By Laura DeSisto
Photography by Sarah Hinchey
Hair and makeup by Lisa Grisolia
ingham’s Diana Cousineau Aveni has a dizzying array of credits on her resume. A talented fine artist and accomplished home chef/cookbook author turned interior designer (she’s the owner of Hingham Furniture & Design and Framing Concepts) Aveni has never shied away from a challenge or a chance to expand on her skills. But there’s one thing that she herself didn’t see coming – the fulfillment that would come from raising chickens in her backyard. The inspiration for her new hobby arose after Aveni noticed that eggs from commercially-raised chickens were making her feel ill.
“Concerned that I might have an egg allergy, I spoke with my doctor,” says Aveni. “He explained it most likely isn’t an allergy. Conventional eggs from chickens raised in close quarters can release toxins from stress that seeps into their eggs and causes inflammation in the human body,” says Aveni. “I thought, well, I love eggs so I guess I’ll just have to build a chicken coop in my backyard and then treat my chickens like queens so they are happy!”
As with everything she does, Aveni meticulously designed her hen house. Were it not for the wood shavings on the floor, the cedar plank-sided coop could easily pass for a home office or a “she shed,” with its double French doors and brick herringbone walkway. An automatic door lifts up at sunrise and closes at sunset to allow the chickens access to an attached outdoor run.
“Chickens have poor vision and their internal clock tells them to go inside at dusk for their own safety,” says Aveni. The coop is also fully heated and air-conditioned. “Nothing but the best for my girls,” she laughs.
In order to serve up fresh microgreens for her hens, she also commissioned an adjacent 20-by-32-foot pine-sided greenhouse. In addition to greens, she grows fruits and vegetables for herself and her husband, Steve. Polyacrylic walls and roofing help to capture warmth and sunlight, allowing Aveni to grow produce in every season. An oversized, 12-bulb pendant light with aged brass rods and hand-blown glass hangs high from the ceiling and anchors the open, airy space. “That light fixture reminded me of a dandelion, which seems so appropriate for a greenhouse.” says Aveni.
Standing in front of the chicken coop, the designer points to a hand carved sign above its double doors, which reads: Hooha’s Cluckingham Palace.
“My husband Steve nicknamed me Hooha a long time ago,” laughs Aveni. “And the palace part is a nod to the fact that my chickens definitely get the royal treatment.” Not surprisingly, those chickens – a mix of Rhode Island Reds, Isa Browns, Australian Ocelots and the largest of all, Brahmas – have monikers to suit their noble status. There’s Queen B, Duchess, Highness, and My Lady, to name a few.
This new endeavor has added even more to Aveni’s already jam-packed daily routine of zipping between her warehouse in Weymouth and client appointments. “I feed my girls first thing in the morning and do a daily clean up in their coop,” says Aveni. “Even though it seems a bit much, it actually feels like I’m slowing down because I am connecting to the natural rhythms of the day. People really cannot believe Diana Aveni is cleaning out a chicken coop! They know me as the Gucci-wearing lady who is always impeccably dressed.”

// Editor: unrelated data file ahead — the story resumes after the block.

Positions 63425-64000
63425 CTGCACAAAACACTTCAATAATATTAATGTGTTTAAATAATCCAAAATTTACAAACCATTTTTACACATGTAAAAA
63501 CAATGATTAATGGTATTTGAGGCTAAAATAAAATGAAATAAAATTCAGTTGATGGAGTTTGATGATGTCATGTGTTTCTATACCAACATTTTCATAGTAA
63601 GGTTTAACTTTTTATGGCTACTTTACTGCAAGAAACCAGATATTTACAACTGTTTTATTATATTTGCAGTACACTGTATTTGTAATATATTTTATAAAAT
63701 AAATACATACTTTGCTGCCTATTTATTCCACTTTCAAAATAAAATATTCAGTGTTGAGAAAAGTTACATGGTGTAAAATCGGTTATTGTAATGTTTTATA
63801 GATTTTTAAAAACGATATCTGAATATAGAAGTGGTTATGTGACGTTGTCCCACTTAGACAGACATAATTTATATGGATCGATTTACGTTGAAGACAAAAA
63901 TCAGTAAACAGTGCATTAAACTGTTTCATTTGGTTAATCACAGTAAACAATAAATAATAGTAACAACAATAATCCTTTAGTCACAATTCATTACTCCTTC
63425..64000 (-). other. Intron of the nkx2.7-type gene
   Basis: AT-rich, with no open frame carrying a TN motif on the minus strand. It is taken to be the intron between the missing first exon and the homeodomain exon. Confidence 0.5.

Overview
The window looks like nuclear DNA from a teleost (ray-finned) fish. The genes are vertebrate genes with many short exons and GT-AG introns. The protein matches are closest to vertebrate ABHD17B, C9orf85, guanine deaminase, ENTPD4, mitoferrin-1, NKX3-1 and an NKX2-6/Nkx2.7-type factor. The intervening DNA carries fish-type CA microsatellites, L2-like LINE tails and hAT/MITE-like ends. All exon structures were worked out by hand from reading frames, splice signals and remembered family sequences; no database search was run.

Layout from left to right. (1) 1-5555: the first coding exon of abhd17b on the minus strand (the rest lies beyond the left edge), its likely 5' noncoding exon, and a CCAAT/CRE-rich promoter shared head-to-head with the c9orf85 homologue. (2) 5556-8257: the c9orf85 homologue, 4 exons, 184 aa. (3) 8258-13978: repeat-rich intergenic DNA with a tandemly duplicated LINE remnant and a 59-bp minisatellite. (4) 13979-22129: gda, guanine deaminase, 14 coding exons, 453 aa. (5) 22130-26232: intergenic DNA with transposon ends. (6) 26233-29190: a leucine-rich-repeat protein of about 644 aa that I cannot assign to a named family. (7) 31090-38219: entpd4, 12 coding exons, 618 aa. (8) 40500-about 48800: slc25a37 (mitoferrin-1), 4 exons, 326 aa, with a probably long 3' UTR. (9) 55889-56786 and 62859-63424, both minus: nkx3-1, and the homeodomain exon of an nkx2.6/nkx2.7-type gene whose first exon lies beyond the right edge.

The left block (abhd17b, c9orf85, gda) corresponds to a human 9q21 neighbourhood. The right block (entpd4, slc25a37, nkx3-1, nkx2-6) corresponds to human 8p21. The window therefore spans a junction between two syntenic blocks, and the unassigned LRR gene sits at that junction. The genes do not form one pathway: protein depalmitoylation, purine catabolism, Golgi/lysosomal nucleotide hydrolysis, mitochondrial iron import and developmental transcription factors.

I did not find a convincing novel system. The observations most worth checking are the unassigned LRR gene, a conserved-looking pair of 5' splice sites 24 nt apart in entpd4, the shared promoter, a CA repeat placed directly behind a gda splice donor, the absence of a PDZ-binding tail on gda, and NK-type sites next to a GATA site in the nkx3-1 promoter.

But those closest to Aveni know that this new venture is not as much of a departure as it may seem. “I grew up in Connecticut where we had an enormous backyard garden,” she says. “I have professional culinary training and worked my way through college at high-end restaurants where I was inspired by quality ingredients. By building a greenhouse I am now able to step right outside and get that same quality.”
Before her days as an interior designer, Aveni wrote and illustrated a series of three cookbooks titled, “Cooking to Please for Good Health and Happiness.”
“That title was actually pretty foretelling,” says Aveni. “Because my own health has improved so much since I started raising chickens and growing my own produce. Besides being able to eat eggs again, my asthma and other allergies are so much better.”
The free-spirited designer isn’t exactly sure what’s next for her, other than her determination to embrace a more relaxed pace after a very hectic and stressful COVID period. As for her husband, Aveni says he is always supportive of her sometimes ‘wacky and creative energy.’
“I never question my wife,” says Steve. “I could come home to a giraffe in our backyard and it wouldn’t surprise me.”
And that’s a good thing, because a few weeks after our interview, without her husband’s knowledge, a box of baby ducks arrived at the Aveni’s home. “What can I say?” she laughs. “Duck eggs make the fluffiest pastry!”
Hooha’s Stracciatella Soup
Serves 2 to 3
2 large, farm-raised eggs
4 cups low-sodium chicken bone broth
4 teaspoons finely grated, lightly packed Parmesan cheese
1 tablespoon panko breadcrumbs (toasted for added flavor) or semolina flour
Pinch of freshly ground black pepper
Handful spinach leaves, sliced into 1/2-inch ribbons (can also use chard, arugula, sorrel, or any tender green)
Place broth in a 2-quart saucepan and bring to a simmer.
In a medium bowl whisk together the egg, Parmesan cheese, breadcrumbs and black pepper. Once the stock is simmering, stir in the sliced spinach.
Pour the egg mixture into the soup. Do not stir. After a few seconds, stir the mixture gently into the soup. Cook at a gentle simmer for another minute.